Much like a magpie, pretty shiny things capture my attention with a silly amount of ease. Shamefully, festive-themed coffee cups, pajamas dotted with reindeer and candles scented with cinnamon, ginger and winter berry end up in my arms quicker than you can say “a toffee nut latte please”. I think that’s probably why I love Christmas so much. Aside from the guarantee that you will be surrounded by loved ones on the big day, things like wreaths on doorways, miles of chintzy tinsel and walls of tree ornaments in Paperchase give me that Christmassy warm cosy feeling. It was the same when I spotted this copper bear cookie cutter and instantly knew I wanted to make rows and rows of gingerbread polar bears in a snowstorm of royal icing, sparkly silver cake decorations and plenty of sweet spices. I mean, what’s more cheering than a polar bear biscuit with a cup of tea as it snows?
As these photographs of my attempts at gingerbread snowflakes can attest, piping isn’t exactly my forte but cheerfully, all you really need to ice a polar bear biscuit neatly is a (slightly wobbly) block outline. Then you simply spoon in a ribbon of royal icing, pooling into the edges with a little teasing like a blanket of crisp white snow. I love the simplicity of the little silver eyes and noses, it makes the pack seem rather expressive as they explore the icing sugar and wobbly gingerbread snowflake land I created for them.
This gingerbread recipe is much lighter than what I would usually bake, omitting the use of sticky treacle or dark sugars to create a softer biscuit with warming but not overpowering spices. Left to air dry completely so the icing doesn’t meld the bears together, they look incredibly pretty in a clear treat bag tied with ribbon, perfect for gifting or festive bake sales that are sure to crop up in the next few weeks as we count down to the big day. Until then, I’ll be baking batch upon batch, nibbling away with The Muppets Christmas Carol on, winter berry candle flickering away while I stay cosy in festive-themed pajamas. I really do love this time of year.
Adapted from BBC Good Food
- -For the biscuits
- 40g golden syrup
- 45g honey
- 100g butter
- 175g light brown sugar
- 1 tbsp ground ginger
- 1 tsp ground cinnamon
- 1 tsp bicarbonate of soda
- ¼ tsp ground nutmeg
- ⅛ tsp ground cloves
- ⅛ ground pepper
- ⅛ ground smoked salt, crushed between your fingertips
- 350g plain flour
- 1 egg, lightly whisked
- -For the icing
- 300g royal icing sugar
- small edible silver ball decorations
- Place the golden syrup, honey, butter and sugar in a saucepan and stir over a medium heat. Once melted together, take off the heat and cool for around 3 to 4 minutes. Meanwhile whisk together the spices, bicarbonate of soda, salt, pepper and flour in a bowl. Pour the sugary buttery mix into the bowl and add the egg, stirring to a sticky dough. Wrap tightly in clingfilm and place in the fridge for at least 30 minutes before using. I left my dough in the fridge overnight then took it out to come up to room temperature before using.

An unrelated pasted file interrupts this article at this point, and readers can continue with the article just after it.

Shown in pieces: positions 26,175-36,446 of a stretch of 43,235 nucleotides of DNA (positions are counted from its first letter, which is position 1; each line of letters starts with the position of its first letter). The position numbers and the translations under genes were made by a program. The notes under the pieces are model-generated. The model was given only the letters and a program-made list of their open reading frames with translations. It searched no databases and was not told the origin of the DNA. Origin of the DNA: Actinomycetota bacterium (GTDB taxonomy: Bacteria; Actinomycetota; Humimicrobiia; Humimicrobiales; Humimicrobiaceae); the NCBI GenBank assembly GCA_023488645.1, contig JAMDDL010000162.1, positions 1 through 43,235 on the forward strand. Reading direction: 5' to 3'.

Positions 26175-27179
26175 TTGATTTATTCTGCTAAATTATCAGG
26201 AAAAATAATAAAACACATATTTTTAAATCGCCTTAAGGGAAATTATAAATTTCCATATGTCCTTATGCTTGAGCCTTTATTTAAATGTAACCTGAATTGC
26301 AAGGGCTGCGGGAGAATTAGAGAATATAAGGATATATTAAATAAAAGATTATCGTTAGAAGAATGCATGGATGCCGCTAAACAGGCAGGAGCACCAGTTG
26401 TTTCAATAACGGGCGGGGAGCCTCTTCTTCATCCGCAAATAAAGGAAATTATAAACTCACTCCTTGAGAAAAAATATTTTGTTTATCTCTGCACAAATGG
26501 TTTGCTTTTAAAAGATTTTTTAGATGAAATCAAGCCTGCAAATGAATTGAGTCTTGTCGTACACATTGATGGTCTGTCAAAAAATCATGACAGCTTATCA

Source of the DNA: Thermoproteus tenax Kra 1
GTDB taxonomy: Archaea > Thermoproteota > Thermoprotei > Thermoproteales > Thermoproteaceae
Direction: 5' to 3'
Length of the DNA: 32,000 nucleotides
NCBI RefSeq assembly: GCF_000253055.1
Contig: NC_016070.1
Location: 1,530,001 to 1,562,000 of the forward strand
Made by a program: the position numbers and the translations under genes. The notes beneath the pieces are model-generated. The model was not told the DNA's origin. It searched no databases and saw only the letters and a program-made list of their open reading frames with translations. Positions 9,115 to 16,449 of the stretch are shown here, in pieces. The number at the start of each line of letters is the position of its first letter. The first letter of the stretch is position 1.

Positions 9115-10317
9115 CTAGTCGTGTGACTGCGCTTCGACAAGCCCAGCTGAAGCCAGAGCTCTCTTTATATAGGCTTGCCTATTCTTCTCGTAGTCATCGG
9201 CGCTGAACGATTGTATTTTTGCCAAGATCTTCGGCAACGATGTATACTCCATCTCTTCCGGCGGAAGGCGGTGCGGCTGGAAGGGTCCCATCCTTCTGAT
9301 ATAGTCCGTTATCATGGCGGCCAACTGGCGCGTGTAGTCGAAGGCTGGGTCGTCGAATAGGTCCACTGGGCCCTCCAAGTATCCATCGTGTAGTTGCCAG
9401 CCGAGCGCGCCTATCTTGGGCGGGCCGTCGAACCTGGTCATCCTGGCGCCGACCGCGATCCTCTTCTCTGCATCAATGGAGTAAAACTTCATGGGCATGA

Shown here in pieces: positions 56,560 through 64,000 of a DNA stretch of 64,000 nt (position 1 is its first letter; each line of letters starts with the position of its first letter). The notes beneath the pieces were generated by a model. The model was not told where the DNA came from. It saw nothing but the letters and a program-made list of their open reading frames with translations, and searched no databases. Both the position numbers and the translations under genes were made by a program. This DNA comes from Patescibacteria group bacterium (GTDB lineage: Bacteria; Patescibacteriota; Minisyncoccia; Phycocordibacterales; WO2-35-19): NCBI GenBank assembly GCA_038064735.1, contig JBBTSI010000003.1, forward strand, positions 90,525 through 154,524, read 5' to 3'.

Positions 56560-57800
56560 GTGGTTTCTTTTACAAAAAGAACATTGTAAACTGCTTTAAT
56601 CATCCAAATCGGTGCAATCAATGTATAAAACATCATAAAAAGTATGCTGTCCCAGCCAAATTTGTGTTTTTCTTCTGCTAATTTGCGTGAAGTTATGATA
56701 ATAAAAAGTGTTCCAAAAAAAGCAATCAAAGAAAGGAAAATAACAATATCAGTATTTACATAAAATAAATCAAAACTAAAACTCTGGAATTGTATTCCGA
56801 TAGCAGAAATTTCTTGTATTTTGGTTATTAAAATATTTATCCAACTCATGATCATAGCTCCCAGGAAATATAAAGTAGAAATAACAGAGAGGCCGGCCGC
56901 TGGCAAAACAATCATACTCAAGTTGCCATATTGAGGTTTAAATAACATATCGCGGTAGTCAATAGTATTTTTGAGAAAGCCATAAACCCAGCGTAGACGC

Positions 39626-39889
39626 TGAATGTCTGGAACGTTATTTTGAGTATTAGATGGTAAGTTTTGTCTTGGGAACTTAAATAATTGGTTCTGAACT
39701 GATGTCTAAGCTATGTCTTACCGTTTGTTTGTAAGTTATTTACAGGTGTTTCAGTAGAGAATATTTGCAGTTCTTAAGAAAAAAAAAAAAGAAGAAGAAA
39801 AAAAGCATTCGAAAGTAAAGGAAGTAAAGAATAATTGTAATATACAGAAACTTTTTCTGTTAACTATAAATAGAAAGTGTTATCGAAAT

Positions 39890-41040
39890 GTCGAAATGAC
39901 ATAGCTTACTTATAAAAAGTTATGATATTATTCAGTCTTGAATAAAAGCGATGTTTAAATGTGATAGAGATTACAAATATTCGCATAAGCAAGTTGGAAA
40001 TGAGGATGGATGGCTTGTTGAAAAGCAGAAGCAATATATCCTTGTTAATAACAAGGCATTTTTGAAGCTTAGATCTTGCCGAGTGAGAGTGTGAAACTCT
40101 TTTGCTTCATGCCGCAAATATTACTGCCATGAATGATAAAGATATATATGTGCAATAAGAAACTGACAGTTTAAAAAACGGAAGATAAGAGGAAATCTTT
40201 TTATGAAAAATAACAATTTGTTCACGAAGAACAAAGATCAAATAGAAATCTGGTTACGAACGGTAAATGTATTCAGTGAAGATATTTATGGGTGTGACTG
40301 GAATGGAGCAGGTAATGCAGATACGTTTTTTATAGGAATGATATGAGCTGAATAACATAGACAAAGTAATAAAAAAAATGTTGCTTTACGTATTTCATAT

- Preheat the oven to 200oc/180oc fan and line a large baking tray with baking parchment. Flour a clean work surface and cut the dough in half (this makes it easier to roll). Sprinkle the dough and a rolling pin with flour and roll to the thickness of a pound coin. Using a bear cutter (I bought mine from Sainsbury’s) cut as many shapes as possible from the dough, rerolling the scraps and then using the second half of the dough. Space the bears well apart on the tray (I baked 6 bears at a time) and place in the oven to bake for 5-6 minutes for soft and chewy gingerbread or 6-7 minutes for harder biscuits. Remove from the oven once golden and cool for a few minutes on the tray before transferring to a wire rack to cool completely. Repeat with the remaining bears - I also cut a few stars to make snowflakes - these only took around 4 minutes to bake as they are very small.
- Once the biscuits have cooled, make the royal icing. In a bowl whisk together the icing sugar and enough water to create a thick icing roughly the consistency of toothpaste. I used roughly one tablespoon and 1 teaspoon of water to get this consistency. Fit a round piping nozzle in a disposable piping bag, cutting the bag around half a centimetre from the tip then spoon in the icing. Pipe an outline around the outside of each bear and leave to air dry for about five minutes. If you made any star biscuits, pipe lines and decorate with silver balls to create snowflakes or pipe around the outline to flood like the polar bears.
- Once each biscuit has been outlined, snip the tip off the icing bag and squeeze the remaining icing back into the bowl, adding around another teaspoon or so to water down the icing. you should be able to spoon some icing and drop back into the bowl in ribbons. To flood the biscuits, spoon roughly a dessert spoon of icing in the middle of each bear and using a teaspoon, toothpick or skewer, tease the icing into to corners to create a neat polar bear. Push two silver balls into the icing to create an eye and nose then repeat with the remaining biscuits. If you run out of icing, simply make up another smaller batch to the same consistency. Leave to dry and store in an airtight container.